Bureau of Meteorology observations
The Ballina Automatic Weather Station (AWS) recorded that at 0900 on the day of the accident, the wind at Ballina Airport was from the south-west at an average speed of 13 km/h, the temperature was 17.6 °C, the relative humidity was 95 per cent, the mean sea level pressure was 1024.5 hPa and cloud covered 8 oktas of sky.
Witness observations of weather
The weather conditions at Southport on the morning of 16 June 2017 were reported by several witnesses to be clear and fine, with no rain or significant wind or cloud cover. In contrast, the maintenance provider described the conditions at Ballina on the morning of 16 June as ‘amongst some of the worst weather I had seen. There was very heavy rain, low cloud and very poor visibility’.
The last known eyewitness of FYN flying just south of Bangalow described the conditions as being ‘low patchy clouds, fog and drizzly rain’, and visibility that was ‘fairly low’. Witnesses in Brooklet at the time of the accident described the conditions in the vicinity of the accident site as ‘overcast with fairly low cloud’, with a ‘ceiling of about 200 ft.’ Other witnesses described ‘very low fog and cloud, there may have been some drizzle but it wasn’t raining.’
Pilot access to weather information
The pilot was reported to be diligent with checking weather conditions on a regular basis. He had an Airservices Australia National Aeronautical Information Processing System (NAIPS) account, which he accessed through the OzRunways electronic flight bag application. The NAIPS account provides meteorological information, Notice to Airmen (NOTAM), as well as briefing information. The pilot accessed his NAIPS account (though OzRunways) a number of times in the week leading up to the day of the accident. The last successful NAIPS logon was at 1703 on Thursday, 15 June 2017 (the evening before the accident flight), during which a location briefing was requested. The location briefing consisted of an Area 20 forecast valid from 1400 on 15 June to 0300 on 16 June 2017. A number of unsuccessful login attempts were made later that evening, between 2030 and 2037.
On the morning of the accident, the pilot reported that the weather was fine. Although there are no NAIPS logins reordered on that morning, it is possible that weather information was obtained from other sources. Upon reaching the Southport Flying Club, the pilot reported to other members that he had trouble submitting his flight plan, as he could not log in. At 0800, the pilot submitted his flight plan to ATC by radio.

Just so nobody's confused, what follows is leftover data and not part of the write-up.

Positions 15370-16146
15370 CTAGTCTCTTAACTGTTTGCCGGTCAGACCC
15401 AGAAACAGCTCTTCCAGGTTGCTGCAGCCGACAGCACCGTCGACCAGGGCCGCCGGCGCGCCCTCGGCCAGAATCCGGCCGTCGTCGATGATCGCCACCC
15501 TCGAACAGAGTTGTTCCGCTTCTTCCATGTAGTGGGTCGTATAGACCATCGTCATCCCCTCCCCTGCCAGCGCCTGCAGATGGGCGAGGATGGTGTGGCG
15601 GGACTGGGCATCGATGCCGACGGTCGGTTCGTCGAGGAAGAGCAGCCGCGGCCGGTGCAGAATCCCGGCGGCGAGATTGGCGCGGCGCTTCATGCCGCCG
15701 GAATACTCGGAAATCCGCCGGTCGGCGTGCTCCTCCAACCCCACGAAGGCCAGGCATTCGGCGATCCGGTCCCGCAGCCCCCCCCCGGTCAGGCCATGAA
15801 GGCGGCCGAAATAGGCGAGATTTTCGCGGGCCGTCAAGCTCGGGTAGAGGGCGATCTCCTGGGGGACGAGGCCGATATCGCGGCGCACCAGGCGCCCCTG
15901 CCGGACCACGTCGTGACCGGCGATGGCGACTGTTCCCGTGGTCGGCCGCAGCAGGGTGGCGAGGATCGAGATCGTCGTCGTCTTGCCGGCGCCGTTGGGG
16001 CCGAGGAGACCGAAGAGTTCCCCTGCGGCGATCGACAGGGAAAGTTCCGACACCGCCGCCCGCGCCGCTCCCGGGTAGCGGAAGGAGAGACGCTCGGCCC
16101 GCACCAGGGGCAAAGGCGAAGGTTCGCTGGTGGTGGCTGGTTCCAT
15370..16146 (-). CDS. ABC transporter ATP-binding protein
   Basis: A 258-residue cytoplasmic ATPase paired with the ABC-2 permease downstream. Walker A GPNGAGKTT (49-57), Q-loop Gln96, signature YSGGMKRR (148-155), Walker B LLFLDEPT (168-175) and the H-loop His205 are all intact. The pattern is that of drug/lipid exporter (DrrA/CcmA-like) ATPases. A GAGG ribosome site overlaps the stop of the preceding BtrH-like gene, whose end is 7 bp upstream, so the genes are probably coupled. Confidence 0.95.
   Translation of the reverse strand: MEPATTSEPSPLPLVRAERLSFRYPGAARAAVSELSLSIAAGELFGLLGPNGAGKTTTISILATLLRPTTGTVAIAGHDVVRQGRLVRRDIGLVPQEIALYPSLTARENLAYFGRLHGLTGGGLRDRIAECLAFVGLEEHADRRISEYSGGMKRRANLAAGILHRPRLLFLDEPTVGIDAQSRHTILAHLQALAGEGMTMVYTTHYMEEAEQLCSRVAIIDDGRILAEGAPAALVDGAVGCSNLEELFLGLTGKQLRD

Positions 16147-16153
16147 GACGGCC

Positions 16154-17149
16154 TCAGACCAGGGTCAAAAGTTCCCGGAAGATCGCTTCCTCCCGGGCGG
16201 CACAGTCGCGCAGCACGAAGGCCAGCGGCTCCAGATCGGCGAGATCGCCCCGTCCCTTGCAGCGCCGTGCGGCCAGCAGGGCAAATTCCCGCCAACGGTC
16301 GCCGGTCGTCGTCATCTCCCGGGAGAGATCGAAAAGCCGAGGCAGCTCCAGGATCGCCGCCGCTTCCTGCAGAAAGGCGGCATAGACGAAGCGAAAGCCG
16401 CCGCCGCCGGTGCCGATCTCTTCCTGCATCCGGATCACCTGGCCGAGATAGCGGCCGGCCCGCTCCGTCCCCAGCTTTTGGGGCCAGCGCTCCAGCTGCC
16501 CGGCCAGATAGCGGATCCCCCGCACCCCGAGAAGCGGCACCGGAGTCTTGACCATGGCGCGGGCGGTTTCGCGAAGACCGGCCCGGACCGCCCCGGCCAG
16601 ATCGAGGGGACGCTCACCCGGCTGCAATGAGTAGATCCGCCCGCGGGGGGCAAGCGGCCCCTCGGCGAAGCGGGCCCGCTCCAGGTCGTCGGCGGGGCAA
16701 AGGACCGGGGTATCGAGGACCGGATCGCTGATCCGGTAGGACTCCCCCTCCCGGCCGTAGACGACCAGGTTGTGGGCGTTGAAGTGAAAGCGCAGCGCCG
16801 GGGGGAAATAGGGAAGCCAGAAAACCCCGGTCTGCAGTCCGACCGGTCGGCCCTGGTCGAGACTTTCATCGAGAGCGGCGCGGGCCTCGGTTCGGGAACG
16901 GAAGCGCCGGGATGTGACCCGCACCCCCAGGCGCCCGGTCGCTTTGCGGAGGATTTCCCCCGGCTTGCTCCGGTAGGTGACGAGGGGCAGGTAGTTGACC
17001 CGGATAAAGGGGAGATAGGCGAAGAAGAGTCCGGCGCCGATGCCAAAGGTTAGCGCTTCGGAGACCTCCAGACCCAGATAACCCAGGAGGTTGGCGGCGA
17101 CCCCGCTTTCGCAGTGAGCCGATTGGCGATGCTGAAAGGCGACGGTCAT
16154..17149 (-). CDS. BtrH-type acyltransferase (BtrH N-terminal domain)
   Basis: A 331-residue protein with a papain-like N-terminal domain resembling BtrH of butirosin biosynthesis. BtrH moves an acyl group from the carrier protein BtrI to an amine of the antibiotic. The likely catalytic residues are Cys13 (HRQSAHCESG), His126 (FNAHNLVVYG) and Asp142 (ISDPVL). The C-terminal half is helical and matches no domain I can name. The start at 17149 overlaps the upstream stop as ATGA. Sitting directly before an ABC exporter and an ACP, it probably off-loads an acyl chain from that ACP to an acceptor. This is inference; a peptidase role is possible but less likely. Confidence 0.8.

Visual Flight Rules
The CASA Visual Flight Rules Guide outlined that flight under the visual flight rules (VFR) can only be conducted in Visual Meteorological Conditions (VMC). Additionally, when operating at or below 2,000 ft above the ground or water, the pilot must be able to navigate by visual reference to the ground or water.
The majority of the flight, and the location of the accident, were in (uncontrolled) Class G airspace. The following conditions were stipulated for flight under the VFR in Class G airspace when below 10,000 ft and above 3,000 ft AMSL or 1,000 ft above ground level (whichever is higher):
- a flight visibility of 5,000 m
- a minimum vertical distance of 1,000 ft and horizontal distance of 1,500 m from cloud.
In the case of aeroplane operations in Class G at or below 3,000 ft AMSL or 1,000 ft above ground level (whichever is higher), the following minimum conditions were stipulated:
- a flight visibility of 5,000 m
- that the aeroplane shall be maintained clear of cloud and in sight of the ground or water
Risks of flying in areas of reduced visual cues
The safety risks of VFR pilots flying from VMC conditions into instrument meteorological conditions (IMC) are well documented. This has been the focus of numerous ATSB reports and publications, as VFR pilots flying into IMC represents a significant cause of aircraft accidents and fatalities. In 2013 the ATSB Avoidable Accidents series was re-published. Of these publications, the booklet titled Accidents involving pilots in Instrument Meteorological Conditions outlined that:
In the 5 years 2006–2010, there were 72 occurrences of visual flight rules (VFR) pilots flying in instrument meteorological conditions (IMC) reported to the ATSB…About one in ten VFR into IMC events result in a fatal outcome.
Additionally, a study conducted by the United States National Transportation Safety Board (NTSB, 2005) found that ‘reduced-visibility weather represents a particularly high risk to [general aviation] operations’ and that ‘weather may…test the limits of pilot knowledge, training, and skill to the point that underlying issues are identified.’
The NTSB study also outlined that historically, about two-thirds of all general aviation (GA) accidents that occur in IMC are fatal; a rate much higher than the overall fatality rate for GA accidents. A study by Newman (2007) conducted for the ATSB titled An overview of spatial disorientation as a factor in aviation accidents and incidents outlined that there was a four times greater chance of fatality in a VFR flight into IMC accident than any other sort of accident (quoting Batt & O’Hare, 2005 and NTSB, 1989).